You are not currently logged in.
Access JSTOR through your library or other institution:
If You Use a Screen ReaderThis content is available through Read Online (Free) program, which relies on page scans. Since scans are not currently available to screen readers, please contact JSTOR User Support for access. We'll provide a PDF copy for your screen reader.
Lichen Secondary Compounds: Evidence for a Correspondence between Antiherbivore and Antimicrobial Function
James D. Lawrey
Vol. 92, No. 3 (Autumn, 1989), pp. 326-328
Published by: American Bryological and Lichenological Society
Stable URL: http://www.jstor.org/stable/3243401
Page Count: 3
Since scans are not currently available to screen readers, please contact JSTOR User Support for access. We'll provide a PDF copy for your screen reader.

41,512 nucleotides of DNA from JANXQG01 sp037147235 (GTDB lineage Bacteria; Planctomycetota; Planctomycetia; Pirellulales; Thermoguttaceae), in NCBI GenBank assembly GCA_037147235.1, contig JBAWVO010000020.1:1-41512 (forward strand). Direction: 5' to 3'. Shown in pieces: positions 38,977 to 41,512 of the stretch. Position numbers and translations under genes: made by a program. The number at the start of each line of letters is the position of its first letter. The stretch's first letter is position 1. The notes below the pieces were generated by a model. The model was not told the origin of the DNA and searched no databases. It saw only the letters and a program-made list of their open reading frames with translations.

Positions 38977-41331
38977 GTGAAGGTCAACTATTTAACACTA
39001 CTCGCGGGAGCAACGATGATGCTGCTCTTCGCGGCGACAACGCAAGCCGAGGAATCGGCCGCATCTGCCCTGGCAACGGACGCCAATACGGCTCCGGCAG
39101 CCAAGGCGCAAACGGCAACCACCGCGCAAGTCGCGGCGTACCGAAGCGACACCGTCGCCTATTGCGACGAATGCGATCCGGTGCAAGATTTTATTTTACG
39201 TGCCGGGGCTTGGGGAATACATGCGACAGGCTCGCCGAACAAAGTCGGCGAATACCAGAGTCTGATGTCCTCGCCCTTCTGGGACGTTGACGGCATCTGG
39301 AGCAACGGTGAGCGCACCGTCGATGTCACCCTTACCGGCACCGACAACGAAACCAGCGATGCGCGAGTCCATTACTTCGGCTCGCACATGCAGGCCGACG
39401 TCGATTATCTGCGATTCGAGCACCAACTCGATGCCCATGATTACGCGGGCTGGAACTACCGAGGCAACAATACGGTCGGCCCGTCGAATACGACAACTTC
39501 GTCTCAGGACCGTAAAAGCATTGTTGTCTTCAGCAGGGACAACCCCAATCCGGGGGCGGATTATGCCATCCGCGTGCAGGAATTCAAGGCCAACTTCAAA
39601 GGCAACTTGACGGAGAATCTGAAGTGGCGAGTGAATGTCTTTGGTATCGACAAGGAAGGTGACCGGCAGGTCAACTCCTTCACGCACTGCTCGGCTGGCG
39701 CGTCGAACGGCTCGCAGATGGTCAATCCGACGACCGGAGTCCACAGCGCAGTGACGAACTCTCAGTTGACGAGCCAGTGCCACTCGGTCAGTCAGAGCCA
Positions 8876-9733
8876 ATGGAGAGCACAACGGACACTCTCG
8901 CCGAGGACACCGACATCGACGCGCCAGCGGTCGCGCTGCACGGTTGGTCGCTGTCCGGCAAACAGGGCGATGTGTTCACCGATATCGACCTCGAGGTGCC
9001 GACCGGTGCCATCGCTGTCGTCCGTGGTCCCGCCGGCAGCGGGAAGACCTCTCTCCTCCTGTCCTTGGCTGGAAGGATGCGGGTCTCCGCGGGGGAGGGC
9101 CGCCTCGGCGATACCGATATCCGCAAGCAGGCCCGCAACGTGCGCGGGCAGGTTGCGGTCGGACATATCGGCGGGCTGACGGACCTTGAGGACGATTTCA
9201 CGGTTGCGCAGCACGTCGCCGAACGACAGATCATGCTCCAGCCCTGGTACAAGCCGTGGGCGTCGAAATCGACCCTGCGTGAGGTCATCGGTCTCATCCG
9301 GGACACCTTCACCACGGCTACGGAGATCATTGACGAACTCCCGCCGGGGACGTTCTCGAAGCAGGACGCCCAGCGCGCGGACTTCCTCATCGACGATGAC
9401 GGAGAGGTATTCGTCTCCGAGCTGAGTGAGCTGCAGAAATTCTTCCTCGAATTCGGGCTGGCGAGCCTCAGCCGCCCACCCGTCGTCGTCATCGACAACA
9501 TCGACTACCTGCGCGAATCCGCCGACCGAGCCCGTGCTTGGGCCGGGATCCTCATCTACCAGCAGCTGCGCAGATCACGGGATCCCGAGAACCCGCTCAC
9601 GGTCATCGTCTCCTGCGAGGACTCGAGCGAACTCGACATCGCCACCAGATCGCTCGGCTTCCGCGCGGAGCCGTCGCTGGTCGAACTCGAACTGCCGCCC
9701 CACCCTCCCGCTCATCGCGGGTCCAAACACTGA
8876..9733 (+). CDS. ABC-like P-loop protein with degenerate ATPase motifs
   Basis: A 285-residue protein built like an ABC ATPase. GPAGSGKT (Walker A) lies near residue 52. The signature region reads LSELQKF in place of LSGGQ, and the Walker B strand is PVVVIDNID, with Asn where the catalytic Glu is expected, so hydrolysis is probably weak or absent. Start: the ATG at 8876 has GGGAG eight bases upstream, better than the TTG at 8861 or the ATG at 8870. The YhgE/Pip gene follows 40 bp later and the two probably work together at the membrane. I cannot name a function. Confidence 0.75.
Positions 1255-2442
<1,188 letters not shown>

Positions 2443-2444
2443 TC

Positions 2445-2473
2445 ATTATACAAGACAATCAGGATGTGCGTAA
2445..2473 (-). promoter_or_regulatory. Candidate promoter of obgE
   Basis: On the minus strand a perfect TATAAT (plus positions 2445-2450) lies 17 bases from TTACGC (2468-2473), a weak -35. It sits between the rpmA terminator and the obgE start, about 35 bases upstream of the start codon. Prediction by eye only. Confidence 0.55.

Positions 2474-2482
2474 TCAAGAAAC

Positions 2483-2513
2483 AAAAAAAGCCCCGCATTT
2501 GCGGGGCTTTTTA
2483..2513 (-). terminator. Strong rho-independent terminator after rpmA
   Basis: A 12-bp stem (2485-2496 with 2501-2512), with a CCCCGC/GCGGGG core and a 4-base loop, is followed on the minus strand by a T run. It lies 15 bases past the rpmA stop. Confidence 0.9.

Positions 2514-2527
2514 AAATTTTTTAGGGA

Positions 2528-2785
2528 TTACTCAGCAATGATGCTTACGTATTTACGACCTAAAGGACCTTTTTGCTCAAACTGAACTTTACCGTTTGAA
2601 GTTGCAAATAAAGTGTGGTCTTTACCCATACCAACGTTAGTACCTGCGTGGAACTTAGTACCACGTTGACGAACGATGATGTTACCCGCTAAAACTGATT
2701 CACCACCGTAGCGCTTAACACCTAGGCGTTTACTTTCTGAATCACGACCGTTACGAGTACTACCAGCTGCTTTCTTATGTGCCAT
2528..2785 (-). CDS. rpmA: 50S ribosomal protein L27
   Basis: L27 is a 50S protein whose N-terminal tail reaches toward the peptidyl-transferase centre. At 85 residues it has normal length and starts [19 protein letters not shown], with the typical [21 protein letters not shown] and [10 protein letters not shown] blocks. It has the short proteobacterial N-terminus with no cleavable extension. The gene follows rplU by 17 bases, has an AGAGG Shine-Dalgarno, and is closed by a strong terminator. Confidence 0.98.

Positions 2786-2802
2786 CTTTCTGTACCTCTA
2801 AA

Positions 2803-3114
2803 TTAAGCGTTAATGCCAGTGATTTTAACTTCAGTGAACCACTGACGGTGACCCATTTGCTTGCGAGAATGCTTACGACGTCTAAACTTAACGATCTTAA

Preview not available
Laboratory tests were done to determine the antimicrobial activity of lichen secondary substances known to influence the feeding behavior of the lichen herbivore, Pallifera varia. Antibiotic test disks were prepared using acetone extracts of two lichens preferred (Aspicilia gibbosa and Lasallia papulosa) and two lichens avoided (Flavoparmelia baltimorensis and Xanthoparmelia cumberlandia) by the herbivore. These disks were placed on nutrient agar plates inoculated with various bacteria. The lichen extracts consistently inhibited gram-positive bacteria used in the assays, and the order of effectiveness was the same as it had been against the herbivore. Pure lichen substances were also found to vary in effectiveness in these assays. These results suggest that lichen secondary substances can defend lichens against attack by both herbivores and microorganisms; however, they are apparently not designed to defend specifically against either.
The Bryologist © 1989 American Bryological and Lichenological Society